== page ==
As a result of this "interceding" or "superseding event, " the officers feared for their safety, drew their guns, shone their flashlights on the individuals, and announced their presence as police officers. Defendant exclaimed, "Oh, shit" and fled. "That comment certainly suggests that . . . defendant[] had more concerns about their presence." The judge concluded that DeLucia had an articulable reasonable suspicion that a criminal offense had occurred, and "the immediate flight, . . . further justified the pursuit, the stop, and the arrest."

After the denial of his motion to suppress, defendant entered into the aforementioned plea agreement. This appeal followed.

We begin with a review of the well-established legal principles that guide our analysis. We defer to the trial court's findings of fact in reviewing a motion to suppress, "provided those factual findings are 'supported by sufficient credible evidence in the record.'" State v. Smith, 212 N.J. 365, 387 (2012) (quoting State v. Handy, 206 N.J. 39, 44 (2011)), cert. Denied, __ U.S. __, 133 S.Ct. 1504, 185 L.Ed.2d 558 (2013). We do not, however, defer to a trial court's interpretation of the law, and conduct a de novo, plenary review of legal issues. State v. Rockford, 213 N.J. 424, 440 (2013); State v. Shaw, 213 N.J. 398, 411 (2012).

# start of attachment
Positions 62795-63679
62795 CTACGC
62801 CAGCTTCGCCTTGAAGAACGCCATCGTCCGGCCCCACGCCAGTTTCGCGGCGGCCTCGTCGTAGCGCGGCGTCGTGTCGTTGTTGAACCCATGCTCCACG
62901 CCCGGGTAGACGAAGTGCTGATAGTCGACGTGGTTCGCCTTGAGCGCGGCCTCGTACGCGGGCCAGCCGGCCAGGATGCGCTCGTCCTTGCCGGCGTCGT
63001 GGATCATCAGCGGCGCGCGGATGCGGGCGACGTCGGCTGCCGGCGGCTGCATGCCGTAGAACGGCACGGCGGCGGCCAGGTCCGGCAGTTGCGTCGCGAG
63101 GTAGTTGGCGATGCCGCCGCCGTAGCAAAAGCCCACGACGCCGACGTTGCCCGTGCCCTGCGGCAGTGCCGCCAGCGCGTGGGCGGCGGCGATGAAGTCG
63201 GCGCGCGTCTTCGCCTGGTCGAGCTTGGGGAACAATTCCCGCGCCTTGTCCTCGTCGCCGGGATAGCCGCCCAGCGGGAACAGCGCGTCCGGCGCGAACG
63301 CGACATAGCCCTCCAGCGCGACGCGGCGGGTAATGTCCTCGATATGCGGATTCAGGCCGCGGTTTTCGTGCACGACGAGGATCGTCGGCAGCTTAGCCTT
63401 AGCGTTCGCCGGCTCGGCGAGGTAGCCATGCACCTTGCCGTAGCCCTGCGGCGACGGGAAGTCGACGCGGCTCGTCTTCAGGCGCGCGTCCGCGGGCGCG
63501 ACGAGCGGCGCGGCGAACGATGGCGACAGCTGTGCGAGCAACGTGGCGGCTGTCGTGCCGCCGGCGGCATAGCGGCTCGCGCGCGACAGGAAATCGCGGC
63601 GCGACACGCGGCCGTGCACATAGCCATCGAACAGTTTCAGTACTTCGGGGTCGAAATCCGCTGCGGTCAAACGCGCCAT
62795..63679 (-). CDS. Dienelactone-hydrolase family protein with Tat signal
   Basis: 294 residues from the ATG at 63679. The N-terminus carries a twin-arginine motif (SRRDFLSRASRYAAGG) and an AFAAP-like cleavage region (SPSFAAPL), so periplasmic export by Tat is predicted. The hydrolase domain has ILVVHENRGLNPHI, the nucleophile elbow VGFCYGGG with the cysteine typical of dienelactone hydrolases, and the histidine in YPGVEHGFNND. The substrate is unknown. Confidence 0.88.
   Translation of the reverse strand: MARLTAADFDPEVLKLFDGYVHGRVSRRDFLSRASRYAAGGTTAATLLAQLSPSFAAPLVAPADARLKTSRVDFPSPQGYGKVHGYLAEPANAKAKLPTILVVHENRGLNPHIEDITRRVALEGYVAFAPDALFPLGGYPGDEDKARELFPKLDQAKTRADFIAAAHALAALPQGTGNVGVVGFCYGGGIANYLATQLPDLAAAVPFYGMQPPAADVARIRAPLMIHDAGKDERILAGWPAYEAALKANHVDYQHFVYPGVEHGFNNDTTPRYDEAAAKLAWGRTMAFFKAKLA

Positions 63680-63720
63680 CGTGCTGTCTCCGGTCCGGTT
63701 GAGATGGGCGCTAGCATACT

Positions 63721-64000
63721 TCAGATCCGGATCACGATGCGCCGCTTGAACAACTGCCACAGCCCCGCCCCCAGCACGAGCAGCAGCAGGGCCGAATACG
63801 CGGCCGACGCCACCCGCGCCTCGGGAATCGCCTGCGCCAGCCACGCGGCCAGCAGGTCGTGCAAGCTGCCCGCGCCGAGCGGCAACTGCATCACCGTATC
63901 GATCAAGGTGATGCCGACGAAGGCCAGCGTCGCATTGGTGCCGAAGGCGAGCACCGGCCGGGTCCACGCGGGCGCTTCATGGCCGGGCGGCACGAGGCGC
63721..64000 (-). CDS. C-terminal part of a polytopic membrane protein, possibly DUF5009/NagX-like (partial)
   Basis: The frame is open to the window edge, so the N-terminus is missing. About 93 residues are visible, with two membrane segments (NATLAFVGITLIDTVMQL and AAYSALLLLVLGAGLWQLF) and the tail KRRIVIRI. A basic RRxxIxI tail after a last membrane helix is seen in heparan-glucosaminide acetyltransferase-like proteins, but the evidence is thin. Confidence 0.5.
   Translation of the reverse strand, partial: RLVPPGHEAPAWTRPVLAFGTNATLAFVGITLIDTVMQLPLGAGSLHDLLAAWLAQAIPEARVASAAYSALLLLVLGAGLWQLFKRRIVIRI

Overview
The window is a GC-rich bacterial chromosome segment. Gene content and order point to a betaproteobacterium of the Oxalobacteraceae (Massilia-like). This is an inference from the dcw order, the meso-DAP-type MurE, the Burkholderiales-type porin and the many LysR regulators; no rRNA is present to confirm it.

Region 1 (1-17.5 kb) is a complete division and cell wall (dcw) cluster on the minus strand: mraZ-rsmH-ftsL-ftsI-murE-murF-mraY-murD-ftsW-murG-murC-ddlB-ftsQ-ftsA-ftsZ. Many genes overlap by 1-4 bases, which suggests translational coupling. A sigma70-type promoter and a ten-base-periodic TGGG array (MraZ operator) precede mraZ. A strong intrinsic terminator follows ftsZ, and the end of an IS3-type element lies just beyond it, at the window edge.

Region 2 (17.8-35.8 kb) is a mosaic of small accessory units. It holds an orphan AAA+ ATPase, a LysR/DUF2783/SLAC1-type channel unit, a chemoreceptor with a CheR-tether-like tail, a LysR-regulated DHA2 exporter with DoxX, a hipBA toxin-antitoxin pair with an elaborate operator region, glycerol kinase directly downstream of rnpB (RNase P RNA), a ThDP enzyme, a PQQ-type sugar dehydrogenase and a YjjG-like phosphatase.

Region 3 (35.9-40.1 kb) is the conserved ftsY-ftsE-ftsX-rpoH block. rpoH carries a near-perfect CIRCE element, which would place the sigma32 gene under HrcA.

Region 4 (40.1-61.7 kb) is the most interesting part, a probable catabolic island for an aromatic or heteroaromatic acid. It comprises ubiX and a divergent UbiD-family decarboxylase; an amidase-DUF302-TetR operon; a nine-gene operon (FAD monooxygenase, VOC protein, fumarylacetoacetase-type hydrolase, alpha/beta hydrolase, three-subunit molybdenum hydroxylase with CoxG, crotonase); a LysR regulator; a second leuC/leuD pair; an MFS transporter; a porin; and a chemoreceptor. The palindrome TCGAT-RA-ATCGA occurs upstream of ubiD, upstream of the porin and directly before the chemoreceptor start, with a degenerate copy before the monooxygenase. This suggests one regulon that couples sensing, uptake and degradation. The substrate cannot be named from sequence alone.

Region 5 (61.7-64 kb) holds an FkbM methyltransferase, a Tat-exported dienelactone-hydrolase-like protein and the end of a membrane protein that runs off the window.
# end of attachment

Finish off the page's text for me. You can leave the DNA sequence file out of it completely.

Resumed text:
"The Fourth Amendment of the United States Constitution and Article I, Paragraph 7 of the New Jersey Constitution both guarantee '[t]he right of the people to be secure . . . against unreasonable searches and seizures[.]'" Shaw, supra, 213 N.J. at 409 (quoting U.S. Const. amend. IV; N.J. Const. art. I, ¶ 7). An investigative stop or detention of a person is a seizure that "implicates our constitutional protections." State v. Mann, 203 N.J. 328, 337 (2010) (citation omitted). Warrantless searches and seizures by law enforcement officers are presumptively invalid. State v. Pineiro, 181 N.J. 13, 19 (2004). The State bears the burden of proving that such searches and seizures are "justified by one of the 'well-delineated exceptions' to the warrant requirement." Shaw, supra, 213 N.J. at 409 (citations omitted).

One such narrowly-drawn exception to the warrant requirement is an investigatory stop as recognized in Terry v. Ohio, 392 U.S. 1, 20-22, 88 S.Ct. 1868, 1879-80, 20 L.Ed.2d 889, 905-06 (1968). "An investigatory police stop, sometimes referred to as a Terry stop, is permissible 'if it is based on specific and articulable facts which, taken together with rational inferences from those facts, give rise to a reasonable suspicion of criminal activity.'" Shaw, supra, 213 N.J. at 410 (quoting Pineiro, supra, 181 N.J. at 20). The standard for a brief investigatory stop "is less than the probable cause showing necessary to justify an arrest." Ibid.